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Hello, this is Dr. Jess. I am very sorry to hear about your dog! Can you tell me, has she been to the vet since these issues began? There are several things I worry about in dogs who are weak with rapid weight loss. These would include diabetes (often with these guys we will see increased thirst and urination), kidney or liver disease, various problems in the intestinal tract that could disrupt normal absorption of nutrients (inflammatory, infectious, parasitic issues), and in older dogs we do always worry about cancer. To determine which of these things is going on with your dog and if the problem is something that is treatable, she truly needs to visit the veterinarian and have a full exam, and based on what they see on her exam, bloodwork to check for underlying disease and potentially x-rays to look for tumors or changes in liver and kidney shape/size.
What kind of tumor does she have? A skin tumor or an internal tumor? Has a vet seen it and indicated if they think it is malignant (i.e. acts aggressively and can spread elsewhere in the body)?
And has the vet every said if they think it is dangerous? Many tumors of the skin on older dogs are not harmful internally (such as lipomas and sebaceous cysts/sebaceous tumors), but some are more malignant (such as mast cell tumors). It truly depends on the type of growth. It may be completely unrelated and not affecting her overall health at all, but without knowing what type of growth it is, it is very hard for me to say.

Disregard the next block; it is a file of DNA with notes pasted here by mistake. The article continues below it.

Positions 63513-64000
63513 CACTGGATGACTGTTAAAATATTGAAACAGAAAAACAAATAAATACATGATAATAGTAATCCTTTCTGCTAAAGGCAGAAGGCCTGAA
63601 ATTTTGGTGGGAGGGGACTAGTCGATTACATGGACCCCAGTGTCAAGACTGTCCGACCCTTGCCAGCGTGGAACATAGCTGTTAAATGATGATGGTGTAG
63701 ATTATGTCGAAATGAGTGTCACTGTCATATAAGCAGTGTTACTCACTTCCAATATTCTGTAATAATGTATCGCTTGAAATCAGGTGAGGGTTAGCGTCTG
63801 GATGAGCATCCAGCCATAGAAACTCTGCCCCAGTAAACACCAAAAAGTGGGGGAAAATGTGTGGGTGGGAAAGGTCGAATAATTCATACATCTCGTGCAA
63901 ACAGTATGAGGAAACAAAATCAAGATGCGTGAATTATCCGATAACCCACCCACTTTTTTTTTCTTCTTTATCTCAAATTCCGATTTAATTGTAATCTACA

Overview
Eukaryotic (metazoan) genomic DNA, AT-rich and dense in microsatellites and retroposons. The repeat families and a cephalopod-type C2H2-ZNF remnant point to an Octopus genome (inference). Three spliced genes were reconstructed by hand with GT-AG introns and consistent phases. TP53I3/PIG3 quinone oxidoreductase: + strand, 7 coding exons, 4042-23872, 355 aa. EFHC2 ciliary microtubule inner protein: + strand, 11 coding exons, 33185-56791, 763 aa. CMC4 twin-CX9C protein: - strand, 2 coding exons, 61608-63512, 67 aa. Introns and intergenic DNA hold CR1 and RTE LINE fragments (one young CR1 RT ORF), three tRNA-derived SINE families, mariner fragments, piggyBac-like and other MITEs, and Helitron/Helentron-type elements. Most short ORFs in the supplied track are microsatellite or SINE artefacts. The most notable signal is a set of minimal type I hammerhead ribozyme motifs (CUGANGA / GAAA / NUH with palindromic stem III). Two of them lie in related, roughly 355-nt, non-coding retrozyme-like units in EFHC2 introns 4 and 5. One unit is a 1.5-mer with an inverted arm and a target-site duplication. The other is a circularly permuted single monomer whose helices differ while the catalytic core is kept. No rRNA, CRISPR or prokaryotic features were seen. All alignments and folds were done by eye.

I think until she is examined and has some bloodwork done, it will be very tough to say if what she is suffering from is something treatable or not. For that reason, an exam is vital so you can determine what the next step should be, and what the long term prognosis would be, and the costs of possible treatment. It could be something as simple as a course of antibiotics or steroids, or it could be something that cannot be treated, but without doing any testing, I don't think we can know which direction things will proceed...
If your father cannot afford to have her examined thoroughly then most likely he will not be able to treat a problem (or if he isn't interested). If that is the case, then euthanasia may be the kindest option given the circumstances (but as I said, without an exam, I cannot tell you for certain the problem, just some possibilities!)
Unfortunately without knowing the underlying cause, it is hard to say what you can do other than trying to force feed (using a syringe with a gruel like blenderinzed canned food and water) but I don't think force feeding is going to fix the underlying cause. As I mentioned earlier, there are several things I worry about in dogs who are weak with rapid weight loss. These would include diabetes (often with these guys we will see increased thirst and urination), kidney or liver disease, various problems in the intestinal tract that could disrupt normal absorption of nutrients (inflammatory, infectious, parasitic issues), and in older dogs we do always worry about cancer (the kind that happens internally, not really skin tumors).
I wish I could give you an over the counter medicine that I think will fix his issue, but I cannot. We can only speculate on the numerous things that can cause the problem, none of which are treatable with over the counter medication.
I have to step away from my computer for a few minutes, but will be back and check in here in a bit.
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